UNITED STATES DISTRICT COURT FOR THE NORTHERN DISTRICT OF ILLINOIS EASTERN DIVISION IAC/INTERACTIVECORP, ASK MEDIA GROUP, LLC, f/k/a IAC PUBLISHING, LLC, and BLUECREW, INC. ) ) ) ) ) ) ) ) ) ) ) ) ) ) Plaintiffs, v. ADAM ROSTON, Defendant. Case No. 20-cv-3440 Judge Sharon Johnson Coleman MEMORANDUM OPINION AND ORDER Before the Court is defendant’s motion to dismiss plaintiffs’ complaint [49]. For the reasons set forth below, the motion is granted. I. Background The following facts are taken from the First Amended Complaint (“FAC”). In evaluating the motion to dismiss, the Court accepts as true the FAC’s well-pleaded factual allegations. The court also considers documents attached to the motion to dismiss that are part of the pleadings, meaning that they are referred to in the plaintiffs’ complaint and are central to the claims. See Mueller v. Apple Leisure Corp., 880 F.3d 890, 895 (7th Cir. 2018). This case arises out of the deteriorating relationship between defendant Adam Roston and his former employers IAC/InterActiveCorp (“IAC”), Ask Media Group, LLC, f/k/a IAC Publishing, LLC (“IAC Publishing”), and Bluecrew, Inc. (“Bluecrew”). IAC is incorporated in Delaware and headquartered in New York. IAC Publishing, an IAC subsidiary, is incorporated in 1 Delaware and headquartered in California. Bluecrew, another IAC subsidiary, is incorporated in Delaware and headquartered in Illinois. Defendant worked for IAC and its subsidiaries from 2011 to 2020. He was the Chief Executive Officer of IAC Publishing from around May 2016 to February 2019. Defendant entered into an employment agreement with IAC Publishing in June 2017, which was retroactively effective to July 2016. This agreement contained a forum-selection clause stating: “[t]his Agreement and the legal relations thus created between the parties hereto (including, without limitation, any dispute arising out of or related to this Agreement) shall be governed by and construed under and in accordance with the internal laws of the State of California without reference to its principles of conflicts of laws. Any such dispute will be heard and determined before an appropriate federal court located in the State of California in Alameda County, or, if not maintainable therein, then in an appropriate California state court located in Alameda County, and each party hereto submits itself and its property to the non-exclusive jurisdiction of the foregoing courts with respect to such disputes.” Dkt. 51, Exhibits to Defendant’s Motion to Dismiss, at 10. While defendant was CEO of IAC Publishing, he received compensation through a salary and Stock Appreciation Rights (“SARs”). Defendant could exercise vested SARs at various times and earn a profit depending on the difference between the fair market value (“FMV”) of the stock, which the board of IAC Publishing determined, and the price specified in the SARs. Defendant challenged the board’s FMV determinations, resulting in the board changing the FMV determinations on multiple occasions. Around February 2019, defendant became CEO of Bluecrew, another IAC company. Defendant was terminated on March 30, 2020 and was provided a draft separation agreement on April 2, 2020. After his termination, defendant kept a company-provided laptop that contained documents and data from each of the plaintiffs. II. Legal Standard Forum non conveniens allows courts to dismiss suits they have jurisdiction over in favor of the convenience of the parties and to effectuate justice. See Stroitelstvo Bulgaria Ltd. v. Bulgarian-Am. Enter. Fund, 589 F.3d 417, 421 (7th Cir. 2009). Courts evaluate both public and private interest factors in 2 determining whether to dismiss for forum non conveniens. Private factors include access to sources of proof, cost of attendance for willing witnesses, and other practical concerns relating to the ease and expense of a trial. Id. (citing Clerides v. Boeing Co., 534 F.3d 623, 628 (7th Cir. 2008)). Public factors include “the administrative difficulties stemming from court congestion; the local interest in having localized disputes decided at home; the interest in having the trial of a diversity case in a forum that is at home with the law that must govern the action; the avoidance of unnecessary problems in conflicts of laws or in the application of foreign law; and the unfairness of burdening citizens in an unrelated forum with jury duty.” Id. When a forum-selection clause applies, courts only analyze the public interest factors and not the private interest factors. Mueller, 880 F.3d at 894. By agreeing to a forum-selection clause, parties waive the right to challenge that forum as inconvenient. Id. Public interest factors are generally too weak to override the selected forum, resulting in forum-selection clauses controlling in most cases. Id. III. Analysis Applicability of the Forum-Selection Clause from the 2016 Employment Agreement The parties mainly dispute whether a forum-selection clause applies here. Defendant argues that the forum-selection clause in his 2016 employment agreement is controlling. Plaintiffs argue that the clause does not apply because the agreement expired by default when defendant began working for Bluecrew. Defendant points to plaintiffs’ draft separation agreement, which was sent to defendant in April 2020 and refers to termination of the employment agreement, as evidence that the parties understood the employment agreement to govern their relationship through defendant’s termination and was not replaced by the term sheet. Plaintiffs point to a “term sheet” that they claim governed defendant’s employment relationship with Bluecrew and replaced the employment agreement. 3 Plaintiffs’ arguments fail. The Court is not persuaded by plaintiffs’ argument that the 2016 employment agreement stated that it would continue “until [Roston’s] employment with the Company [IAC Publishing] is terminated [which occurred in February 2019].” Dkt. 70, Plaintiffs’ Opposition to Defendant’s Motion to Dismiss, at 6. A review of plaintiffs’ own draft separation agreement with defendant clearly states that it is terminating “the employment agreement between you and the Company, effective as of July 1, 2016 (the “Employment Agreement”)…” Dkt. 51, Exhibits to Defendant’s Motion to Dismiss, at 75. The separation agreement purported to terminate the employment agreement as of April 2, 2020, not February 2019. Based on that same separation agreement, plaintiffs’ claim that the separation agreement does not even mention the 2016 employment agreement is blatantly false. Plaintiffs have never mentioned any other agreement that this clause in the separation agreement could possibly refer to other than the 2016 employment agreement. The separation agreement clearly demonstrates the parties assumed that the 2016 employment agreement controlled defendant’s employment with all IAC companies, including Bluecrew. Defendant attempted to draft a separate employment agreement with Bluecrew, but the fact that such agreement was not executed or even informally agreed to shows that the original 2016 agreement governed his employment with Bluecrew. Plaintiffs argue that a term sheet issued when defendant became CEO of Bluecrew supersedes the 2016 employment agreement. The term sheet is unsigned, short (less than one page), and informal (rife with errors and vague language). It does not describe defendant’s role as CEO of Bluecrew, include a governing law provision, or contain signature blocks. The clause plaintiff relies on states that “[t]he terms contained herein supersede all previous employment arrangements between Executive and any affiliate of IAC.” Dkt. 70-6, Exhibit 6 to Plaintiffs’ Opp., at 2. 4 Given the limited nature of the term sheet and the fact that it is not signed by any party, it is apparent that this term sheet was not meant to completely replace the 2016 employment agreement (a nine-page document that is far more detailed and fully executed). See, e.g., Wigod v. Wells Fargo Bank, N.A., 673 F.3d 547, 564 (7th Cir. 2012) (noting that a contract is enforceable if the Court can ascertain what the parties have agreed to and finding that there is no contract if the essential terms are too uncertain). Rather, the terms in the term sheet were meant to supersede the corresponding terms in the employment agreement. The term sheet operates as an addendum, not replacement, to the employment agreement. Perhaps plaintiffs intended to draft a separate employment agreement, but their lethargy in doing so means that the 2016 employment agreement is the operative one governing defendant’s Bluecrew employment. The Court rejects plaintiffs’ contention that no signed agreement governed such employment. The Court finds that the 2016 employment agreement controlled defendant’s employment through his termination, including his employment with Bluecrew. Plaintiffs argue that even if the 2016 employment agreement applied, their claims do not arise out of or relate to the agreement and that the forum-selection clause thus does not apply. This argument is unavailing. First, plaintiffs themselves argue that defendant violated the 2016 employment agreement’s provision requiring him to “deliver or return to the Company, at the Company’s Request at any time or upon termination or expiration of Executive’s employment or as soon thereafter as possible all documents, computer tapes and disks, records…” Dkt. 70, Plaintiffs’ Opp. at 10. Since plaintiffs have argued that defendant’s appropriation of a Bluecrew-issued laptop violates the 2016 employment agreement, the claims regarding the laptop clearly arise out of the 2016 agreement. The confidentiality provision may survive expiration of the agreement, but it is still part of that agreement. Separately from the confidentiality provision, all claims are clearly related to defendant’s employment agreement. Were it not for defendant’s employment with IAC and 5 Bluecrew (which are governed by the employment agreement), he would not have received the SARs or laptop at issue. The Court also rejects plaintiffs’ contention that the forum-selection clause’s reference to “non-exclusive jurisdiction” means this case can be brought here. While the clause is poorly written, that clause clearly refers to the non-exclusive jurisdiction of the California courts (state versus federal), not the non-exclusive jurisdiction of California courts as opposed to courts in other states. The Court also is not impressed with plaintiffs’ argument that California does not have personal jurisdiction over Bluecrew. To the contrary, the California state court in which the related case is currently proceeding held that it was “inclined to find…that it has personal jurisdiction over Bluecrew,” noting that Bluecrew’s publicly filed documents list a California address as its principal business address. Dkt. 31, Notice of Court Orders in Related Action, at 9; see also McAtee v. City of Chicago, No. 17-cv-5677, 2018 WL 704690, at *2 (N.D. Ill. Feb. 5, 2018) (noting that Courts can take judicial notice of matters of public record, such as proceedings in other courts). The Court finds that the forum-selection clause selecting California applies. Public Interest Factors Since the Court has determined the forum-selection clause applies, it now turns to the public interest factors of administrative difficulties, local interest, interest in having trial in a forum at home with the governing law, avoidance of unnecessary problems of conflicts of laws, and unfairness of burdening citizens in an unrelated forum with jury duty. Plaintiffs argue that these factors favor adjudicating the dispute in Illinois, pointing to defendant’s residence in Illinois while employed at Bluecrew and how Bluecrew’s headquarters are in Illinois. The parties in this case are IAC, which is a Delaware corporation headquartered in New York; IAC Publishing, a Massachusetts corporation based in California; Bluecrew, a Delaware corporation headquartered in Illinois; and Roston, who lived and worked in California while at IAC 6 companies aside from his one year with Bluecrew, during which time he mainly worked in Illinois and came back to California one week per month. Defendant currently lives in California with his daughter and the laptop at issue is in California. There is little local interest in resolving this case here. Most of the complaint relates to defendant’s use of a laptop that plaintiffs claim was issued to him by Bluecrew. Plaintiffs allege that this laptop was owned by all plaintiffs, not just Bluecrew. See, e.g. Dkt. 38, FAC at ¶ 92. Plaintiffs repeatedly allege that this laptop contains data and documents from each of the plaintiffs, including the New York-based IAC and California-based IAC Publishing, not just Illinois-based Bluecrew. Id. at ¶ 80-81. Because this laptop contains data from all plaintiffs, defendant’s alleged violation would impact all plaintiffs and not just Bluecrew. Further, plaintiffs challenge defendant’s appropriation of another laptop from California-based IAC Publishing. Throughout their opposition to the motion to dismiss, plaintiffs do not just refer to defendant’s use of the Bluecrew laptop; they refer to defendant’s use of “Plaintiffs’ Property.” The declaratory judgment claim for the SAR valuations clearly stems from defendant’s time at California-based IAC Publishing. Defendant’s only connection to Illinois is his short tenure at Bluecrew. Defendant only spent one year in Illinois, compared to the eight years in California (approximately three of which were CEO of a California-based company). It is difficult for this Court to comprehend how “the heart” of plaintiffs’ case can possibly be Illinois. It would be unfair to burden Illinois citizens with this case, which appears to have a myriad of governing laws (given that the employment agreement designates California law as governing law but pursuant to the incentive plan, Delaware law might govern the stock valuation dispute) and issues with conflicts of laws that will only be exacerbated by allowing this complaint here. California is more familiar than Illinois with the relevant governing law. Although administrative difficulties may burden both California and Illinois courts, the balance of this factor does not outweigh the others. 7 This not the “unusual” case in which a forum-selection clause would not apply. Mueller, 880 F.3d at 894. Illinois has little to no interest in resolving this case. That and the remaining public interest factors strongly favor dismissal. IV. Conclusion The parties contractually agreed to litigate this dispute in California and will be held to that agreement. Plaintiffs’ complaint is dismissed for forum non conveniens. IT IS SO ORDERED. Date: July 15, 2021 Entered: ____________________________ SHARON JOHNSON COLEMAN United States District Court Judge 8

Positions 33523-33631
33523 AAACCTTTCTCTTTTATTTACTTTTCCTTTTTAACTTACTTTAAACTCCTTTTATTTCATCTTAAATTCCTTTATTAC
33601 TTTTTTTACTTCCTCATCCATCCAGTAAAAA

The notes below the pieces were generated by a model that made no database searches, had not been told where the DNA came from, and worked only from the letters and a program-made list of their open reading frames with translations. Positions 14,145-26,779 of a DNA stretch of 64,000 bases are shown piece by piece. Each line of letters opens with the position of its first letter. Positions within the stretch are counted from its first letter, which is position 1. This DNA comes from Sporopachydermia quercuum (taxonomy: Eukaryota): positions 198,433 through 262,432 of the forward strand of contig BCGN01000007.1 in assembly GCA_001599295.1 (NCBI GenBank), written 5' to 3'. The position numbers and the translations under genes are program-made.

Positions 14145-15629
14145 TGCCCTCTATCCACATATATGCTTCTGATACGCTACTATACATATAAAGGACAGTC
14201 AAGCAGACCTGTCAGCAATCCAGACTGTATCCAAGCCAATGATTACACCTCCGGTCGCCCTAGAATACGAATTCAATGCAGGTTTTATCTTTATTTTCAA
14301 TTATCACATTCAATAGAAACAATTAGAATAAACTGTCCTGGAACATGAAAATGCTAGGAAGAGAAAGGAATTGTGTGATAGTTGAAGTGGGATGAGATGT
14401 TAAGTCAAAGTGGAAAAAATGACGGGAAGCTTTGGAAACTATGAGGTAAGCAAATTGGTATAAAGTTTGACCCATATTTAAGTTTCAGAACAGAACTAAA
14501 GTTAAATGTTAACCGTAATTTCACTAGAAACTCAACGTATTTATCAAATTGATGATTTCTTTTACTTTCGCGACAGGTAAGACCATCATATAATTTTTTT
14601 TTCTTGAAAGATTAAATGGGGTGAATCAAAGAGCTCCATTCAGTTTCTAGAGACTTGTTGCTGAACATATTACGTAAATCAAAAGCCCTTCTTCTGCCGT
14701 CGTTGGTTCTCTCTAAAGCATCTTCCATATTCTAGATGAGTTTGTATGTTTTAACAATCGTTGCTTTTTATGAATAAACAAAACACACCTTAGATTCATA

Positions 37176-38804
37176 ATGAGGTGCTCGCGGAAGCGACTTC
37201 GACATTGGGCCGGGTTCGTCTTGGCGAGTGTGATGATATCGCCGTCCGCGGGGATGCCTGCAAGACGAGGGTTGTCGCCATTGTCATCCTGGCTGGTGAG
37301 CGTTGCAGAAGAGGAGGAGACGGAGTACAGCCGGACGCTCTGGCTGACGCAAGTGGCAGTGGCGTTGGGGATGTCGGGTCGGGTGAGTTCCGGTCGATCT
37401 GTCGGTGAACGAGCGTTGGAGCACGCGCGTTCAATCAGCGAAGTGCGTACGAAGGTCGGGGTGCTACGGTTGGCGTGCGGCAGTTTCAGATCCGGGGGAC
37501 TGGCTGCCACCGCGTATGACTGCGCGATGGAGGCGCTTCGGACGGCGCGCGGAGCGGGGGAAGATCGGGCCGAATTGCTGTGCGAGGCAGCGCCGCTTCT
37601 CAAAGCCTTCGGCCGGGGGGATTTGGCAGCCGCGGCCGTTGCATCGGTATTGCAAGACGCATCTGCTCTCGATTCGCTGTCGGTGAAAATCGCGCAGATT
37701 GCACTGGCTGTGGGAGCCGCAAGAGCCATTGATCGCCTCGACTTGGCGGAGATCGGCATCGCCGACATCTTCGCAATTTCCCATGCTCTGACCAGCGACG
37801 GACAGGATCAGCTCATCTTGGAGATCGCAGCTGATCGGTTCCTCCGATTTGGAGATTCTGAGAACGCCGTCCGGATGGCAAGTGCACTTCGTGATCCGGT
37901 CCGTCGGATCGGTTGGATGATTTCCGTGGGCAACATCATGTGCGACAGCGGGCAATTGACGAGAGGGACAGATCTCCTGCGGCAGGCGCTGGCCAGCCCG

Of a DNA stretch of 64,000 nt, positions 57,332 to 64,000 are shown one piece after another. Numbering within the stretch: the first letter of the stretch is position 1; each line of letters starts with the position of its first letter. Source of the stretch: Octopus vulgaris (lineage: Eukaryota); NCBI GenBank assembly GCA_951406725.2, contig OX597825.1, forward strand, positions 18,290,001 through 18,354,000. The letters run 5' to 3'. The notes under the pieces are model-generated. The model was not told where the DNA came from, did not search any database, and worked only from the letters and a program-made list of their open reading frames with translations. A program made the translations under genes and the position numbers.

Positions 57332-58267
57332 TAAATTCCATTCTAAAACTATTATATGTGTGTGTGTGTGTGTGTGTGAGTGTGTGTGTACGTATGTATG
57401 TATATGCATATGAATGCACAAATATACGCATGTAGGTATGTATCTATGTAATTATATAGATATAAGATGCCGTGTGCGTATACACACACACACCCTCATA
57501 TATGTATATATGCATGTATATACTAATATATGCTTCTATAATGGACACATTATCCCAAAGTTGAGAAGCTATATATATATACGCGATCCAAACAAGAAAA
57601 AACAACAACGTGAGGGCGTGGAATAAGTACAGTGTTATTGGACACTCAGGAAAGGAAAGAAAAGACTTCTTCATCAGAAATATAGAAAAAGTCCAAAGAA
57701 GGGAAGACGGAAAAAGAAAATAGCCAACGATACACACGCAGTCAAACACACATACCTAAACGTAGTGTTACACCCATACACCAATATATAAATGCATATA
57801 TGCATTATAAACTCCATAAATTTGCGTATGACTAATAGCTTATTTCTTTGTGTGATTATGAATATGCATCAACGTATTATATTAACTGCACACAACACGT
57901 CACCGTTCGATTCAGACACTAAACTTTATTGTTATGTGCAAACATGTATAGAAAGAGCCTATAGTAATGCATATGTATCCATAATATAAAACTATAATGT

Disclaimer: Justia Dockets & Filings provides public litigation records from the federal appellate and district courts. These filings and docket sheets should not be considered findings of fact or liability, nor do they necessarily reflect the view of Justia.

Why Is My Information Online?